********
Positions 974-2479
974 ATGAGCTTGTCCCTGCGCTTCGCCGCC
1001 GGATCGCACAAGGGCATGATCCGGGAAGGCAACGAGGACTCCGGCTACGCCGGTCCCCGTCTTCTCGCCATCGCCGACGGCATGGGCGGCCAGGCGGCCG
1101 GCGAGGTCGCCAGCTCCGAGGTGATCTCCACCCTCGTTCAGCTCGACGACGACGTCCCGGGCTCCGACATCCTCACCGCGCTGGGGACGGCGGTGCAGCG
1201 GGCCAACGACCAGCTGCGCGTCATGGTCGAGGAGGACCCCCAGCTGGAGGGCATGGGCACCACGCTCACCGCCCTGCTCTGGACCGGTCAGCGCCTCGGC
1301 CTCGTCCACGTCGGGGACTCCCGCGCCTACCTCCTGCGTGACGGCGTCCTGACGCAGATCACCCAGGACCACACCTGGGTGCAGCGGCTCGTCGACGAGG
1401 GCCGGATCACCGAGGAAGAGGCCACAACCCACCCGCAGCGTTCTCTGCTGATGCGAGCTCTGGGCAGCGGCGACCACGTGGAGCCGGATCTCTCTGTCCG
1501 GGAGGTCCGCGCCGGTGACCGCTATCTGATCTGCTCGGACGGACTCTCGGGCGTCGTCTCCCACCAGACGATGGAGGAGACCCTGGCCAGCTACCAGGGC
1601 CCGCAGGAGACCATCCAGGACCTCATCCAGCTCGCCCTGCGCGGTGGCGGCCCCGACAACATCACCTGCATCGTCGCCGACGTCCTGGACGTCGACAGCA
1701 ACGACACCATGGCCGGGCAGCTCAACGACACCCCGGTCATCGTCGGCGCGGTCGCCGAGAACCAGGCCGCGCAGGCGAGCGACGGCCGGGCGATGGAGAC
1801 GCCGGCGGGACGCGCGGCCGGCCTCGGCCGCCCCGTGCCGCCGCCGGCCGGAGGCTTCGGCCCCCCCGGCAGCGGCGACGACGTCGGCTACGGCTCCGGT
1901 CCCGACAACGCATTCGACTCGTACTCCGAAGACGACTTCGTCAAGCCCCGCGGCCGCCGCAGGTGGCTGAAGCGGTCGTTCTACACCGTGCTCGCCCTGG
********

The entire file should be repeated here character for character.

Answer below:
Positions 974-2479
974 ATGAGCTTGTCCCTGCGCTTCGCCGCC
1001 GGATCGCACAAGGGCATGATCCGGGAAGGCAACGAGGACTCCGGCTACGCCGGTCCCCGTCTTCTCGCCATCGCCGACGGCATGGGCGGCCAGGCGGCCG
1101 GCGAGGTCGCCAGCTCCGAGGTGATCTCCACCCTCGTTCAGCTCGACGACGACGTCCCGGGCTCCGACATCCTCACCGCGCTGGGGACGGCGGTGCAGCG
1201 GGCCAACGACCAGCTGCGCGTCATGGTCGAGGAGGACCCCCAGCTGGAGGGCATGGGCACCACGCTCACCGCCCTGCTCTGGACCGGTCAGCGCCTCGGC
1301 CTCGTCCACGTCGGGGACTCCCGCGCCTACCTCCTGCGTGACGGCGTCCTGACGCAGATCACCCAGGACCACACCTGGGTGCAGCGGCTCGTCGACGAGG
1401 GCCGGATCACCGAGGAAGAGGCCACAACCCACCCGCAGCGTTCTCTGCTGATGCGAGCTCTGGGCAGCGGCGACCACGTGGAGCCGGATCTCTCTGTCCG
1501 GGAGGTCCGCGCCGGTGACCGCTATCTGATCTGCTCGGACGGACTCTCGGGCGTCGTCTCCCACCAGACGATGGAGGAGACCCTGGCCAGCTACCAGGGC
1601 CCGCAGGAGACCATCCAGGACCTCATCCAGCTCGCCCTGCGCGGTGGCGGCCCCGACAACATCACCTGCATCGTCGCCGACGTCCTGGACGTCGACAGCA
1701 ACGACACCATGGCCGGGCAGCTCAACGACACCCCGGTCATCGTCGGCGCGGTCGCCGAGAACCAGGCCGCGCAGGCGAGCGACGGCCGGGCGATGGAGAC
1801 GCCGGCGGGACGCGCGGCCGGCCTCGGCCGCCCCGTGCCGCCGCCGGCCGGAGGCTTCGGCCCCCCCGGCAGCGGCGACGACGTCGGCTACGGCTCCGGT
1901 CCCGACAACGCATTCGACTCGTACTCCGAAGACGACTTCGTCAAGCCCCGCGGCCGCCGCAGGTGGCTGAAGCGGTCGTTCTACACCGTGCTCGCCCTGG